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Wake County, N.C., Board Rejects Diversity-Based Assignment Plan

By The Associated Press & Dakarai I. Aarons — March 30, 2010 1 min read
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Police removed protesters last week from a heated Wake County, N.C., school board meeting in which board members voted to abandon a student-assignment and diversity policy with roots dating back three decades. The district had been known as a leader for its approach to achieving socioeconomic balance in schools.

The 5-4 vote reflected a shift in the board in recent elections. Its majority voted to end busing students for diversity purposes, instead favoring a strategy that returns students to neighborhood schools. The assignment plan had relied on socioeconomic diversity rather than race. Superintendent Del Burns announced last month that he would resign at the end of the school year, saying he could not in “good conscience” continue to work for the district. He was put on administrative leave by the board through the end of the year. A new assignment plan could take more than a year to complete.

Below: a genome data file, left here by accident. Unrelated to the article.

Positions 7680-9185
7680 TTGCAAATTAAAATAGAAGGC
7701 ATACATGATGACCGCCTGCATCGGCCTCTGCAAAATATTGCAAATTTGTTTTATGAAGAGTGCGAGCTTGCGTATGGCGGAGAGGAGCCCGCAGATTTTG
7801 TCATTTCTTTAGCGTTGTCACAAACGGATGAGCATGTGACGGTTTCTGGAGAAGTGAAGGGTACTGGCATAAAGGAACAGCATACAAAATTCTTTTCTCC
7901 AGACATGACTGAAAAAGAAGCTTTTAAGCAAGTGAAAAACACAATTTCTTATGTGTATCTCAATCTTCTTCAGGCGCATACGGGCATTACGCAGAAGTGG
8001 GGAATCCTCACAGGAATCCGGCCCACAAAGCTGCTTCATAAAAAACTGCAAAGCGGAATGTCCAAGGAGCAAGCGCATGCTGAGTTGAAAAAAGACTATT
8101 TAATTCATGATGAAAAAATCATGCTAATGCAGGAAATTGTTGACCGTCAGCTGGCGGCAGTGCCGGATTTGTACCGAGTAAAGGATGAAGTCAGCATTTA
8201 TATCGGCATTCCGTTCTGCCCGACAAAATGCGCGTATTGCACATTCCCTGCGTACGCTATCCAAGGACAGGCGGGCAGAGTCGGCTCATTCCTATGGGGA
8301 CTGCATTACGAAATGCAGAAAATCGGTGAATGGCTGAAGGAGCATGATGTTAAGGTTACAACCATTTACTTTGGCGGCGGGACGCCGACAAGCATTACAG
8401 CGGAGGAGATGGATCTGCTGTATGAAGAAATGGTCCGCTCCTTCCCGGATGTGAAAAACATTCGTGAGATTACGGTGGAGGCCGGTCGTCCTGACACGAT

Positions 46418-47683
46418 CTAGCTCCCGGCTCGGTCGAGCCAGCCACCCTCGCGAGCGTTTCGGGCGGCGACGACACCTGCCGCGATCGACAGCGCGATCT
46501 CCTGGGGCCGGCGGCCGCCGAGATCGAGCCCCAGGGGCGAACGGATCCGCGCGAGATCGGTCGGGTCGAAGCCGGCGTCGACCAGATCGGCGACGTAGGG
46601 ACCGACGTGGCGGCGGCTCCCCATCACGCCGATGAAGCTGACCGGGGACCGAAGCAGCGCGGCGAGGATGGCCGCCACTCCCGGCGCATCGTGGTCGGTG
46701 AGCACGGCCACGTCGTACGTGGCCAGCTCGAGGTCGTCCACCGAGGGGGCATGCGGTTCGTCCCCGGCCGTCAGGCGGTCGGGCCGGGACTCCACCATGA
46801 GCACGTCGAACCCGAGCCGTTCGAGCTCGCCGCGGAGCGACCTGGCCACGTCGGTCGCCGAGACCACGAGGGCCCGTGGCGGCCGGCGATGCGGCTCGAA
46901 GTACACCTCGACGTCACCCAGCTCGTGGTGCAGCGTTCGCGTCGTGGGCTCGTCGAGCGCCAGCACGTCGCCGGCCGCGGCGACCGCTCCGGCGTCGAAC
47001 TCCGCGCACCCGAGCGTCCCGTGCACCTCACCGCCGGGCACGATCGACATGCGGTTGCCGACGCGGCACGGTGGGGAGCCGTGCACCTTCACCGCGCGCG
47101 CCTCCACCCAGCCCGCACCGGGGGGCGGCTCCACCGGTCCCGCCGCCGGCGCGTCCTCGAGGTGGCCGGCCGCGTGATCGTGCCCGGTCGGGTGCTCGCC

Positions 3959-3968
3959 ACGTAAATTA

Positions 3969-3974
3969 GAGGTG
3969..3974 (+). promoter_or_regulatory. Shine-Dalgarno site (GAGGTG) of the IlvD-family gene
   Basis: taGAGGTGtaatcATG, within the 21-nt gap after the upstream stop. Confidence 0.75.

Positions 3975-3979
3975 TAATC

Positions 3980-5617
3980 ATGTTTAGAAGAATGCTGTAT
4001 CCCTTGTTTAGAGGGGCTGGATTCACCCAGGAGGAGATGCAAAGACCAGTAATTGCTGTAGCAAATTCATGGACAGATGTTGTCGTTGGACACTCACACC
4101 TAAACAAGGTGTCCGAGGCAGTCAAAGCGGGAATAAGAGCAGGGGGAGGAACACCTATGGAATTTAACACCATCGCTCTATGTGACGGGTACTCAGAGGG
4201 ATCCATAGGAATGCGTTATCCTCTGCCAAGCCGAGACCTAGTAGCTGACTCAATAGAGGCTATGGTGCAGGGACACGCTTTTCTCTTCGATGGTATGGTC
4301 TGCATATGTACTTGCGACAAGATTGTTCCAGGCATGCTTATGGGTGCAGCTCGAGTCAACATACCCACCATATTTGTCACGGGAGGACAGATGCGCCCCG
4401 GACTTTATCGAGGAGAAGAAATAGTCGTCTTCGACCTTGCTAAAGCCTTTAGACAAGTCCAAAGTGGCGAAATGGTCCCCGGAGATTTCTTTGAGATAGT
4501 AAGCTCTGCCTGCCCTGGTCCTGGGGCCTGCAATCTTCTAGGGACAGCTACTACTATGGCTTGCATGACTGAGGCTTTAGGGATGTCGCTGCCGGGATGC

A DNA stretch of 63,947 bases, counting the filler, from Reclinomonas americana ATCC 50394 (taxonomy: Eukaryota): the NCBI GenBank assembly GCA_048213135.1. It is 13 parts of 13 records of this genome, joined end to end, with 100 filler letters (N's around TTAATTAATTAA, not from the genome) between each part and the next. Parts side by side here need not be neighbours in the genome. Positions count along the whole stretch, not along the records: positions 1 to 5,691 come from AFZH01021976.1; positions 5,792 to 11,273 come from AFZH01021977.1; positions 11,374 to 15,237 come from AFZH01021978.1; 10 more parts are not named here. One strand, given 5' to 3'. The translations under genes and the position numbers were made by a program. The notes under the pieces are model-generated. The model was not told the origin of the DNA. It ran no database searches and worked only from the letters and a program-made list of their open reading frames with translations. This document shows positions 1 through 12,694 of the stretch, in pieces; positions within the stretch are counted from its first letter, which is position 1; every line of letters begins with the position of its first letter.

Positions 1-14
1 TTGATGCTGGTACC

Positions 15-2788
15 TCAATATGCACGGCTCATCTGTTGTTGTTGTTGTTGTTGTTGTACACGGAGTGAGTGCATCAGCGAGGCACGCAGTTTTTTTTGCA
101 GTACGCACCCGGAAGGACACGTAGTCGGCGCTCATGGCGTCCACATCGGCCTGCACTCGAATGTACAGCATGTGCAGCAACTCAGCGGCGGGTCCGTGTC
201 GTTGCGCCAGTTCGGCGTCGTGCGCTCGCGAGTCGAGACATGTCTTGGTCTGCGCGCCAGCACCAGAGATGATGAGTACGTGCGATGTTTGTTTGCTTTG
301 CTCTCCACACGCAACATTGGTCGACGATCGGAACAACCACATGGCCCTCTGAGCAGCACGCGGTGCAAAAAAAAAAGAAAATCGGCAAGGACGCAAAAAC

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A version of this article appeared in the March 31, 2010 edition of Education Week as Wake County, N.C., Board Rejects Diversity-Based Assignment Plan

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